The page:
California lawmakers have advanced a bill that allows judges to temporarily remove firearms from people who show signs that they could harm themselves or others.
The Senate on Wednesday passed AB1014 by Democratic Assemblywoman Nancy Skinner of Berkeley on a 23-8 vote. It was drafted after a murderous rampage in May near the University of California, Santa Barbara.
On May 23, 22-year-old Elliot Rodger killed six people, injured 13 others and then died due to a self-inflicted gunshot wound. After the shooting, it was discovered that Rodger's parents were concerned about their son's welfare and mental capacity and asked officers to check on him. However, after law enforcement checked on Rodger and saw his violent rants posted online, they did not take away any weapons or firearms.
AB1014 would make California the first state to let family members and law enforcement officers ask a judge to issue temporary restraining orders preventing people from possessing a firearm who show mental instability or violent tendencies.
Democratic Sen. Hannah-Beth Jackson of Santa Barbara said it will be worth the effort if one life can be saved. Republicans were opposed, saying law-abiding citizens shouldn't be disarmed.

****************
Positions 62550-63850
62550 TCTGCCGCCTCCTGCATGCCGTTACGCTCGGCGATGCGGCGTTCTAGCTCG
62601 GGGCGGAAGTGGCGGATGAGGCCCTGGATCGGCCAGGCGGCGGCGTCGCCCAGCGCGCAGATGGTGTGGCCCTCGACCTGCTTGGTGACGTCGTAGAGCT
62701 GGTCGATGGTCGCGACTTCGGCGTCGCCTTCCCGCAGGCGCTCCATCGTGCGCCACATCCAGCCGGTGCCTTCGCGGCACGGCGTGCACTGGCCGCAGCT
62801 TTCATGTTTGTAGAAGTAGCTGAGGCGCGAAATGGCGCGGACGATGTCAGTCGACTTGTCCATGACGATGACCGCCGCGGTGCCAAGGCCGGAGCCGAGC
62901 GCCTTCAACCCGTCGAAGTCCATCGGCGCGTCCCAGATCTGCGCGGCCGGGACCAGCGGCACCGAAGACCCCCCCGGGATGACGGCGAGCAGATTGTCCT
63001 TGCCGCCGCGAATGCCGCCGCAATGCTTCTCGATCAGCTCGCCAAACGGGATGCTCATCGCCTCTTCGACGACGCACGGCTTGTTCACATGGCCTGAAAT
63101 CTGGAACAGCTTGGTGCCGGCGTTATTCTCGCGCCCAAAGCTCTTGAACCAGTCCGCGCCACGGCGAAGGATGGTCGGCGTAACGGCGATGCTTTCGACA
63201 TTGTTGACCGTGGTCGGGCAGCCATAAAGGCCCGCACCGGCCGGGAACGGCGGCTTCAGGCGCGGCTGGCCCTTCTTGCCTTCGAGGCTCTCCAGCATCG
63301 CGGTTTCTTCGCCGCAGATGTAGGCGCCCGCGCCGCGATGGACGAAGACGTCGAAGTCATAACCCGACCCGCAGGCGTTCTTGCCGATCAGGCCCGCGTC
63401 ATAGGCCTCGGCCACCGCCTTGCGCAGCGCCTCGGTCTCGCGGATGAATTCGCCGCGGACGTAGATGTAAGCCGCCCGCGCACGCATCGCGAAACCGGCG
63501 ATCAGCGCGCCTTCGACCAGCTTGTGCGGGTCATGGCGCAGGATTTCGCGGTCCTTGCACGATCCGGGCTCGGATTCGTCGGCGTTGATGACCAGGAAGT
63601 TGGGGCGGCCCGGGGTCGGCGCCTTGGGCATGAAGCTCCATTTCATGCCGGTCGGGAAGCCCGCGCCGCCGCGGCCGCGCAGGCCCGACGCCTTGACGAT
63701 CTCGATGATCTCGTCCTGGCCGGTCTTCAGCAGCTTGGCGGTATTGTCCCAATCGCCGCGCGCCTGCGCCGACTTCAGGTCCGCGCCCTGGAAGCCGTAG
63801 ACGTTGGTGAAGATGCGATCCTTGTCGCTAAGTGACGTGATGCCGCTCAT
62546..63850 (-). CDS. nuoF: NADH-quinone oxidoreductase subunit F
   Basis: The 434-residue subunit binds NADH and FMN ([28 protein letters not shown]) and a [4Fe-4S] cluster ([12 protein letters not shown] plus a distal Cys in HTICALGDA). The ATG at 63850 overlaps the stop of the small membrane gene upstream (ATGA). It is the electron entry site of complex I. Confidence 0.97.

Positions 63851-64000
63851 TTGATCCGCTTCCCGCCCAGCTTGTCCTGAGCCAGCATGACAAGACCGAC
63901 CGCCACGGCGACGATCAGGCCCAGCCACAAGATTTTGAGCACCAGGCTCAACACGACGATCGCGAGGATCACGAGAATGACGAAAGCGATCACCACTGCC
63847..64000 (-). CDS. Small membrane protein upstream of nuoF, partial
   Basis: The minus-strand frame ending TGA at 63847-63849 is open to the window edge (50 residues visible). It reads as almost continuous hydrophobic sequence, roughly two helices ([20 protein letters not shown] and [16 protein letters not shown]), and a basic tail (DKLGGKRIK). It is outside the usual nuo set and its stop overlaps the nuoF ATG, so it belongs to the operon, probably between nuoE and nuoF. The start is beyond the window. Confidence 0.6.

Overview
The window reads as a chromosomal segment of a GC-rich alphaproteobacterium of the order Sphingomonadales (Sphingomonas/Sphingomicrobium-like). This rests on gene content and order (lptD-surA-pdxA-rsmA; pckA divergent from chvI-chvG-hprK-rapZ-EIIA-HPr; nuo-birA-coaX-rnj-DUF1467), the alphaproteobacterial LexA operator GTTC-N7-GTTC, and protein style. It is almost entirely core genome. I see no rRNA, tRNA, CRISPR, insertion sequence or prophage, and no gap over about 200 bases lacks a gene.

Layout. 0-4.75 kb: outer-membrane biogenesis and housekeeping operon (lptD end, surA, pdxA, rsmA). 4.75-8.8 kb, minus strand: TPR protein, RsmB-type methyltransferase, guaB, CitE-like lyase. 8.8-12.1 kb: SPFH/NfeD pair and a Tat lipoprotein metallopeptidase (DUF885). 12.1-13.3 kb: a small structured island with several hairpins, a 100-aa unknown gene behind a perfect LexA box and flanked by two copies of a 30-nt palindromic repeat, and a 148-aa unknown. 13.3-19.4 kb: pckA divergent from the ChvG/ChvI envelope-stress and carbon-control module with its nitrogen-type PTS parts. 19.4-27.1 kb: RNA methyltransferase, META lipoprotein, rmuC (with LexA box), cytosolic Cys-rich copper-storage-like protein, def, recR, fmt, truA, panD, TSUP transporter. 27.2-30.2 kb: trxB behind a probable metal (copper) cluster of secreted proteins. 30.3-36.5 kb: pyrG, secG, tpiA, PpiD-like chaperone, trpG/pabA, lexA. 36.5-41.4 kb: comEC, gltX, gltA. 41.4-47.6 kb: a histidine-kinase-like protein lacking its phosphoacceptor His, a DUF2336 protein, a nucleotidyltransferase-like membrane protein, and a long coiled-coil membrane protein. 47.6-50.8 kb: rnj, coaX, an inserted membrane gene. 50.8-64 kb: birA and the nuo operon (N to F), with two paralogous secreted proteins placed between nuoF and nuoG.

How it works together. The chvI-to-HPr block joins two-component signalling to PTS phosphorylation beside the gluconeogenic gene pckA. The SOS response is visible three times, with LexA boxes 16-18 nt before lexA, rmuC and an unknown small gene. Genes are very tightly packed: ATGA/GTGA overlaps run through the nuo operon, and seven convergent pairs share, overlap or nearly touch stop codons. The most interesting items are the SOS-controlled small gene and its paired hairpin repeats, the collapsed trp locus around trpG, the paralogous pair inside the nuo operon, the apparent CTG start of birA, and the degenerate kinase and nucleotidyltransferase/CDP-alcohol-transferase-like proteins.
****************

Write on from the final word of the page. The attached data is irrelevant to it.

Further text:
Richard Martinez and Bob Weiss, fathers of two victims killed in the shooting, watched the vote, which returned AB1014 to the Assembly.
"Nothing we do can bring Veronica and the other victims back," Weiss said about his daughter Veronica Weiss. "But my hope is by working to pass AB1014, other lives can be spared... AB1014 takes real steps to ensuing the tragedies like the one in Santa Barbara won't take place again."
"He was my son and he was everything to me and a dangerous young man shot and killed him at a delicatessen in Isla Vista California three months ago," Martinez said about his son Christopher Ross Michaels-Martinez. "Christopher was my best friend and I miss him every single day."
Under the legislation, the gun violence restraining order mirrors the existing process for domestic violence restraining orders, which allows courts to weigh evidence about whether individuals are too dangerous to be allowed near their intimate partners of children.
The Associated Press and CTNS contributed to this story